After Church yesterday I had a good discussion with my Priest. We talked about heresy in the first Millenia of the Church and the Islamic Invasions. He put forward a very interesting hypothesis that I had never thought about before. I don’t know if I believe it but it certainly got me thinking.
Our conversation started with a discussion of Patriarch Sophronius of Jerusalem who was the prelate in Jerusalem when it was conquered by the Muslims. Patriarch Sophronius was a good friend of the Pope and a huge promoter of Chalcedonian Christology against Monophysitism. Sophronius also viewed these invasions as a judgment from God. These invasions continued for 100 years after Muhammad’s death until Charles Martel stopped the invasion at Tours, France in 732 AD.
In these 100 years, two thirds of Christendom was conquered including much historical Christian land and Episcopal Sees. It’s quite a tragedy.
However, as my Priest pointed out, all of the land conquered by the Muslims was either heretical, or had a large presence of heresy. We talked quite a bit about the geography that came under Muslim rule and I realized that my Priest might be onto something. Egypt and Syria were majority Monophysite. The Holy Land was officially Catholic though many Monophysite sympathies existed, hence the need for the strong preaching of Patriarch Sophronius.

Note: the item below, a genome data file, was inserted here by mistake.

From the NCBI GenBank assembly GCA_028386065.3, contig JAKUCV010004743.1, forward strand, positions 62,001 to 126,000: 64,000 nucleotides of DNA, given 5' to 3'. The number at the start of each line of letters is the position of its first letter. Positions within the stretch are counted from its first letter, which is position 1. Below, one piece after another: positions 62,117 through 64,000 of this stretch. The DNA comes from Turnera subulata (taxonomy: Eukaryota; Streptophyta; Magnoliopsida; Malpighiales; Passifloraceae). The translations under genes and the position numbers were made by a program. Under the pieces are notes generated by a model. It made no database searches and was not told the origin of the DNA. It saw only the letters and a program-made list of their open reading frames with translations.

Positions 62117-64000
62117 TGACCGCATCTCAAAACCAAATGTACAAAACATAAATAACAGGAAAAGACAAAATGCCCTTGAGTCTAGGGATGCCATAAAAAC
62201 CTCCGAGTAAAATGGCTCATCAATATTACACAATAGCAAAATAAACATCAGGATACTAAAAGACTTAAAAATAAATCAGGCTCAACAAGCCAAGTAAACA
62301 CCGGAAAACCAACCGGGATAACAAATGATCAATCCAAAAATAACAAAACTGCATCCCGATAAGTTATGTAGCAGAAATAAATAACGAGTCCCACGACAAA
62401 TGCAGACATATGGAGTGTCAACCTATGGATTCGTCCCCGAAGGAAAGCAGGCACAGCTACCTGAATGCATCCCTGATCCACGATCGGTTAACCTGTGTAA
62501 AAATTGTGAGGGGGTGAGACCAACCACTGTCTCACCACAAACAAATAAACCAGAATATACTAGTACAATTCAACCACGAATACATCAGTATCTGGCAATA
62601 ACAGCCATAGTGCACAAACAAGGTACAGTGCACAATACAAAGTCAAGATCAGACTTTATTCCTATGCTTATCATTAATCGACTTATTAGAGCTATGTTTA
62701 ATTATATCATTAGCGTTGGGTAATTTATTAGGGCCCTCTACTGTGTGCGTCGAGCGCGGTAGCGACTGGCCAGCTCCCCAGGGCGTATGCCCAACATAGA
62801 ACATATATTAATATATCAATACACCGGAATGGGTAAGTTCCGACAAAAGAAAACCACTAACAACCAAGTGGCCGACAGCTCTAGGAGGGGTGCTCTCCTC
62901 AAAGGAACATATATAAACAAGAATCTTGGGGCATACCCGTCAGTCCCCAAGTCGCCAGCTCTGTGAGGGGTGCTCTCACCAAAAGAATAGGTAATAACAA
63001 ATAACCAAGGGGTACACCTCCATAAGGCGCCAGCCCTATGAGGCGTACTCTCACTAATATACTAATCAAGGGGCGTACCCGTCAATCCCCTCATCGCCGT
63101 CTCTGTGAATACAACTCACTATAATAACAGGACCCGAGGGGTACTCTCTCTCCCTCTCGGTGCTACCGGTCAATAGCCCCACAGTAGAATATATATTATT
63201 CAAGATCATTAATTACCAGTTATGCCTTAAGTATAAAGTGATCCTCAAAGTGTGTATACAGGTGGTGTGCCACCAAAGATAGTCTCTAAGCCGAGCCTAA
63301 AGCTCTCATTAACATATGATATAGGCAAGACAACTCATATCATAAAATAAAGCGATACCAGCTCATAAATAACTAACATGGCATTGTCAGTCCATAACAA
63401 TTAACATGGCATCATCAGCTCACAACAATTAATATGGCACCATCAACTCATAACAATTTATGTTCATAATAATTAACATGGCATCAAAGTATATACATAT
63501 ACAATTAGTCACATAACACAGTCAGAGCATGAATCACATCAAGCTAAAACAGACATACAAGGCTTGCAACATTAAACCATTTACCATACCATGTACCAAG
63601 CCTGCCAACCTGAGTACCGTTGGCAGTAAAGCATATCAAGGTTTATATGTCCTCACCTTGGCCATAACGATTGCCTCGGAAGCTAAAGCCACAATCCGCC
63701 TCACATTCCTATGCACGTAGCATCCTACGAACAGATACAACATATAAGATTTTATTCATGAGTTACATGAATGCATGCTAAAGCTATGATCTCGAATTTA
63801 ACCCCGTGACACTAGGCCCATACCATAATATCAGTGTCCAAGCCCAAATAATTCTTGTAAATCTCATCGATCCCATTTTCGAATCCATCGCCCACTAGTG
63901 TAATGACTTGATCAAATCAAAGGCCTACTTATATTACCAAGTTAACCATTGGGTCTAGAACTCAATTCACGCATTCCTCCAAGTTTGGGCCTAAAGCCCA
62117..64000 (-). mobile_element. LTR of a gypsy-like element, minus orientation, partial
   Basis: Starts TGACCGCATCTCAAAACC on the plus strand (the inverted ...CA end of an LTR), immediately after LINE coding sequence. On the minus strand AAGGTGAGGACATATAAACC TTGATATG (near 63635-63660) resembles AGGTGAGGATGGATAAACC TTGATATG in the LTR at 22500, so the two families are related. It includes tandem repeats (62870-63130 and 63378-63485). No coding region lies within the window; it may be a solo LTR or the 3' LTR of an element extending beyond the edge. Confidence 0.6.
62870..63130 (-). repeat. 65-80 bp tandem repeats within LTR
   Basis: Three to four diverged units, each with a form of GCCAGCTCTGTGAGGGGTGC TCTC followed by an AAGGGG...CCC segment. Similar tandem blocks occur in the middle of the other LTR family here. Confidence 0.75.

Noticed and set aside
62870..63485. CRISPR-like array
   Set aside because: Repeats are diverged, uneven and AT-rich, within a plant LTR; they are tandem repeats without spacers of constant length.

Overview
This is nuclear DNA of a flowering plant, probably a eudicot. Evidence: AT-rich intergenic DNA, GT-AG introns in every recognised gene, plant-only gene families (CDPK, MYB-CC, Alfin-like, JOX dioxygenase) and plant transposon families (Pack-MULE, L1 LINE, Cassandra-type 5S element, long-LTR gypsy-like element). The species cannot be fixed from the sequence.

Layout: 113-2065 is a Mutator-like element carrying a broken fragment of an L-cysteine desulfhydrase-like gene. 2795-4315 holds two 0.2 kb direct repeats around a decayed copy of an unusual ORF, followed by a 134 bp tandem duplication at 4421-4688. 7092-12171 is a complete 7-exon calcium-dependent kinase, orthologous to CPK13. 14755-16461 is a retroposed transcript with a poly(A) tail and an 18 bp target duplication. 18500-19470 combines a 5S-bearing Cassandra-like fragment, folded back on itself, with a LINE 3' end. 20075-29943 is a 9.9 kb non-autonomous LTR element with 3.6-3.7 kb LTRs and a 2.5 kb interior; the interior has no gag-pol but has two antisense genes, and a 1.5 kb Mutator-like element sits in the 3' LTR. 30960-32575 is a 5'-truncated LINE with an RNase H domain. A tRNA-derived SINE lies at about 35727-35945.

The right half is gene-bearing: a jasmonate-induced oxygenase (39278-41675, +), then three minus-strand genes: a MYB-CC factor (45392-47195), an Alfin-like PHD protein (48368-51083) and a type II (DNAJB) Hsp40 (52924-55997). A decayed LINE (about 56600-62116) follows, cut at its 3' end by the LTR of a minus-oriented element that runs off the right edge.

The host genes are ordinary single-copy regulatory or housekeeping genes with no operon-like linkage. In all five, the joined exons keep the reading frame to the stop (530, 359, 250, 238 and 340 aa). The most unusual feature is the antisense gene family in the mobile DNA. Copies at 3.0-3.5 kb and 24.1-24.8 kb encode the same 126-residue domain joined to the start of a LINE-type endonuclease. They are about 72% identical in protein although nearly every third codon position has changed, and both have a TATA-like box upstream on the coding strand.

Latin North Africa which constitutes modern day Libya, Tunisia, Algeria, and Morocco was officially Catholic though they only recently defeated Donatism and it still would have been present, though in smaller numbers. There is a similar situation with Spain. Spain was officially Catholic but they had only recently overcome Arianism and it would still have been prevalent to a certain degree. In France, where the Muslims were halted, there was no heresy. Coincidence?
France, the rest of Western Europe, Rome, Constantinople, Anatolia, and other areas with orthodox uniformity were able to fend off these invasions. Did God preserve them? It’s hard to say.
At the time of the invasions, there was the Monothelyte heresy which was present briefly in Rome, and much longer in Constantinople. This heresy was smaller but still took it’s toll on the Church. It was defeated in 681 AD at the Third Council of Constantinople by Pope Agatho but like the other heresies, they would have still been present after they were condemned. How much longer is the question? Monothelytism doesn’t exist today while Monophysitism is thriving. How quickly did this heresy fade? Especially in the lands that weren’t conquered by these invasions? It’s hard to say.
My Priest admitted that there were true believers in all of these lands that were conquered and that these communities even persisted for quite some time. After all, there was still a vibrant Christian community in Carthage in the 1070’s as evidenced by correspondence between their Church and Pope Gregory VII in Rome. Spain eventually became Catholic again and was one of the most powerful Catholic countries that helped spread the faith globally. However, Christianity in Latin North Africa eventually disappeared. In both regions, their respective heresies were on the decline.
Do I endorse the theory that God used Islam to purify the Church? I’m leaning toward no, but it’s certainly worth thinking about. After all, the Church has successfully defeated many heresies in the past without having that land conquered by a foreign religion.
I’d like to hear some input from my readers.